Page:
Wiertz Sebastien - Privacy by Sebastien Wiertz (CC BY 2.0) https://flic.kr/p/ahk6nh
From Obama Birthers to Anti-Immigration Activists: Who the Government Turned to for Bill C-51 Support During Committee Hearings
The Standing Committee on Public Safety and National Security completed its clause-by-clause review of Bill C-51 yesterday with a hearing that Green Party leader Elizabeth May described as the “most offensive she has experienced.” In all, the government rejected 61 Green Party amendments, 28 NDP amendments, and 13 Liberal amendments. Yesterday I posted a “by the numbers” review of the committee hearings on Bill C-51 noting that Conservative MPs rarely asked substantive questions about provisions in the bill and that important voices such as the Privacy Commissioner of Canada were blocked from appearing altogether.
One of the most striking aspects of the hearings was how difficult it was for the government to find expert supporters of the bill. There were certainly some – police associations, Robert Morrison, Peter Neumann, Garth Davies, Christian Leuprecht among them – but the line-up of supporting organizations also included:
The Standing Committee on Public Safety and National Security will hold its clause-by-clause review of Bill C-51, the Anti-Terrorism bill, this morning. The government is expected to introduce several modest amendments that experts note do little to address some of the core concerns with the bill. While there is some tinkering with the information sharing provisions, the law will still allow for widespread sharing without effective oversight from the Privacy Commissioner of Canada. Moreover, key concerns with respect to the CSIS Act (warrants that can violate Charter rights) and broader oversight and accountability remains untouched.
None of this comes as a surprise. Earlier in the committee hearings, Green Party leader Elizabeth May lamented that “the hearing process is a sham. They’re not listening to witnesses.” Now that the hearings have concluded, the data bears this out. Witnesses from across the political spectrum called for changes to the information sharing rules, to oversight, to the CSIS powers, and to the advocating or promoting terrorism provision, yet Conservative MPs never bothered to listen.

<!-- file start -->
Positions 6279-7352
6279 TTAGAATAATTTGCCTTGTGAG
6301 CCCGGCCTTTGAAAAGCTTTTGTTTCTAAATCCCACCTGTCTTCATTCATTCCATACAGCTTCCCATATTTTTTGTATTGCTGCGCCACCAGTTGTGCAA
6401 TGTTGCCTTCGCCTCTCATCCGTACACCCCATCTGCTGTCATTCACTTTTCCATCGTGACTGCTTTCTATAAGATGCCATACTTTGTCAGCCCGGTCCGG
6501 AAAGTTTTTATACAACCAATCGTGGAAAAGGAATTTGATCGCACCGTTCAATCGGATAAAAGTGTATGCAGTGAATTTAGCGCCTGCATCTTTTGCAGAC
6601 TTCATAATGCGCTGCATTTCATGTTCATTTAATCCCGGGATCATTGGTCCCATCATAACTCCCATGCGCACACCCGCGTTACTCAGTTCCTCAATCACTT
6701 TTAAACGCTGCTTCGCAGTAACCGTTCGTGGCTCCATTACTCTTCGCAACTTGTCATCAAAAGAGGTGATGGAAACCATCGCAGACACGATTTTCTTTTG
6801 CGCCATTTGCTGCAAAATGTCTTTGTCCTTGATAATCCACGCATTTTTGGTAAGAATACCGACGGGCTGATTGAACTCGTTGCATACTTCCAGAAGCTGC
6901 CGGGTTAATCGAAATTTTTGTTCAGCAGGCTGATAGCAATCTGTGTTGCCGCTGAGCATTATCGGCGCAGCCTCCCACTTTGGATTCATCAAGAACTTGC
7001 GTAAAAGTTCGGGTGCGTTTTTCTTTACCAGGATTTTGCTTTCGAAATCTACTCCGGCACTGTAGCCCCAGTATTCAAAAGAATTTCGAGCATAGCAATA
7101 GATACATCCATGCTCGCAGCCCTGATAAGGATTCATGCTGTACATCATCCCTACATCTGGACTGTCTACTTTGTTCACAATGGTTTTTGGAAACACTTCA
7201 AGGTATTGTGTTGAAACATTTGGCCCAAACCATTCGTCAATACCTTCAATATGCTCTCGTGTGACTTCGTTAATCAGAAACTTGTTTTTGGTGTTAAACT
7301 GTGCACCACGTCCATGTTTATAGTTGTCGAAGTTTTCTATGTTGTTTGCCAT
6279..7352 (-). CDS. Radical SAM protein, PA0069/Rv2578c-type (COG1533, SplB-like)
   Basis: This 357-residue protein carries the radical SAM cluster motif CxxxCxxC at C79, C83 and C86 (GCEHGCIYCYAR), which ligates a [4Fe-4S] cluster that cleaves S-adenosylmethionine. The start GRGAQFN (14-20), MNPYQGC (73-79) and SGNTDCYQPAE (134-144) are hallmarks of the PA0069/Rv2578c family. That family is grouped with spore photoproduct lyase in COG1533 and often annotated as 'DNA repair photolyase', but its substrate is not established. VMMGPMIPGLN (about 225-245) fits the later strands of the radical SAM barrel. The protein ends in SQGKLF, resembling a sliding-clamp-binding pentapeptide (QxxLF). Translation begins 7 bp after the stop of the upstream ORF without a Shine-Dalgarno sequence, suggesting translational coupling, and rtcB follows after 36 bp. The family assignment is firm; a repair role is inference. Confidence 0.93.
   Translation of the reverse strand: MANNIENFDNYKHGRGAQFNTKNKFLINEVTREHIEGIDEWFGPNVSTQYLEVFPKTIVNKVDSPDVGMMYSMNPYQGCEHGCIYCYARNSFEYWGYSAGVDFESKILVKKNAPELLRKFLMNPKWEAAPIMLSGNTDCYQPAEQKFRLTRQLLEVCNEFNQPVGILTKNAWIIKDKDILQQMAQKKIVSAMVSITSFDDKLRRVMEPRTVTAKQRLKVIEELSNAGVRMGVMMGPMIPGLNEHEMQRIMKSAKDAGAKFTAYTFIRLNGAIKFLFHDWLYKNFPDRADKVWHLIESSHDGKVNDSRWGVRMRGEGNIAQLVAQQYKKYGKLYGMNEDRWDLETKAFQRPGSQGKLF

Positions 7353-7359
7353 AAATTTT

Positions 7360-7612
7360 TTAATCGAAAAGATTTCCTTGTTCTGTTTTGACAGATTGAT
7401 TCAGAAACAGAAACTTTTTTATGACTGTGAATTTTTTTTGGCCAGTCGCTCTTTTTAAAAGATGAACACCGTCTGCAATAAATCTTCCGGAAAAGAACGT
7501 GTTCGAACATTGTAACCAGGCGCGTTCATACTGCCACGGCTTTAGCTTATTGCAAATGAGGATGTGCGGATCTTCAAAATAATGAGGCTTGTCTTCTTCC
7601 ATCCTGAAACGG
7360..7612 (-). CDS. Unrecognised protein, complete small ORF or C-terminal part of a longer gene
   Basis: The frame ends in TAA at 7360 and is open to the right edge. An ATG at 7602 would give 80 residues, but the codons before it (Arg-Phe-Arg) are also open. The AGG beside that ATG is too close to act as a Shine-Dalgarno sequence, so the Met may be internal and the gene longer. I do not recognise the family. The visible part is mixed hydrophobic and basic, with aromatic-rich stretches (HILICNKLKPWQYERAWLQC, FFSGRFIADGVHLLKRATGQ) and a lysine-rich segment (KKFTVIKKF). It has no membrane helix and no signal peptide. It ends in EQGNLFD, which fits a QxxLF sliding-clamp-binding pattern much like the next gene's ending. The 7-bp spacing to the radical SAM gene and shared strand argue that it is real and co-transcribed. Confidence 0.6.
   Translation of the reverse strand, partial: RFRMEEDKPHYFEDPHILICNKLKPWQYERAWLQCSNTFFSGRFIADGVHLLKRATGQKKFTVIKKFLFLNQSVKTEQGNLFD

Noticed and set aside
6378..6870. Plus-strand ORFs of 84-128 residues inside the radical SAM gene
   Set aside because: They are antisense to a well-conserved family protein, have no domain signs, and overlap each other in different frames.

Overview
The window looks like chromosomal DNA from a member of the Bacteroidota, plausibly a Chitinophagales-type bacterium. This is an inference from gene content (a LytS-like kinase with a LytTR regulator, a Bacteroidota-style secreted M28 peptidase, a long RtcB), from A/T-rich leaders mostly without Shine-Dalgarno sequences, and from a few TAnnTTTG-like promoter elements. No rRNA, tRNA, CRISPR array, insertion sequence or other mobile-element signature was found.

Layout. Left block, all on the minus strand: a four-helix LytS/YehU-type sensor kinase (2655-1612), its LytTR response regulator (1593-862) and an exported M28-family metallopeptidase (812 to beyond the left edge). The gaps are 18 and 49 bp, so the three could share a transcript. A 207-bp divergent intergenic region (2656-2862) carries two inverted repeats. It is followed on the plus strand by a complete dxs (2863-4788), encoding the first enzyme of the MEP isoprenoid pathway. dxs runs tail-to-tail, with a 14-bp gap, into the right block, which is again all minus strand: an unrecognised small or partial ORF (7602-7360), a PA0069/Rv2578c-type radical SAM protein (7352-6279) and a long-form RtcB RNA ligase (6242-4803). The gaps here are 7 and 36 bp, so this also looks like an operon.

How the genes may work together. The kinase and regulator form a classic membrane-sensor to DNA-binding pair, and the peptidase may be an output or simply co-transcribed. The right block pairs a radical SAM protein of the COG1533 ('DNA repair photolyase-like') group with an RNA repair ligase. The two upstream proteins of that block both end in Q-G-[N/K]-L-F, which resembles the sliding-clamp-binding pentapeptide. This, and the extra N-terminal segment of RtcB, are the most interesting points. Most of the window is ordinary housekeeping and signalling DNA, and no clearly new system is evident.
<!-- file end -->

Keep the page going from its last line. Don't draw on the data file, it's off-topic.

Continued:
Few legislative issues are as important as the security and privacy of Canadians, but the entire hearings were structured to avoid hearing from experts, to asking irrelevant questions, or to bringing in witnesses with scant knowledge of the proposed bill. Just how bad was it? The Bill C-51 hearings by the numbers:
Yesterday, I had the honour of participating in a terrific panel at the University of Ottawa on Bill C-51 alongside colleagues Dean Nathalie Des Rosiers and Joanne St. Lewis (the panel was moderated by the Toronto Star’s Tonda MacCharles and organized by Carissima Mathen). My remarks focused on the privacy implications of Bill C-51, drawing on a recent column on the issue (Toronto Star version, homepage version). My opening comments are posted below.
A Conversation About Bill C-51
Thanks to Carissima Mathen for organizing this panel. It’s a great idea and given that this week looks like the final week for committee hearings, very timely.
It is hard to know where to start with Bill C-51. So I’m not going to start with the bill at all. In fact, I’d like to share my context for reviewing the bill and provide a far more personal take than is typical. There is good reason for doing so – if you have followed the rather limited committee hearings to date, you know that government MPs have made deeply personal comments, raising questions about the loyalty to Canada of some witnesses and whether critics of the bill believe terrorism is a threat.
Why The Anti-Terrorism Bill is Really an Anti-Privacy Bill: Bill C-51′s Evisceration of Privacy Protection
“The first and main concern is the privacy issue…since the information is to be shared by different levels of government and different governmental bodies. There is a risk that privacy can be compromised. The more information is transferred and shared, the greater the risk of security of the information.“
Nearly twenty years ago, that was Stephen Harper, then a Reform Party MP warning against the privacy implications of an electronic voter registry and the fear that information sharing within government raised significant privacy concerns. Today, there is a very different Stephen Harper, who as Prime Minister is fast-tracking a bill that eviscerates privacy protections within the public sector. Much of the focus on Bill C-51 has related to oversight: the government implausibly claims that it increases oversight (it does not), the Liberals say they support the bill but would like better oversight, and much of the NDP criticism has also centered on oversight. Yet with respect to privacy and Bill C-51, lack of oversight is only a part of the problem.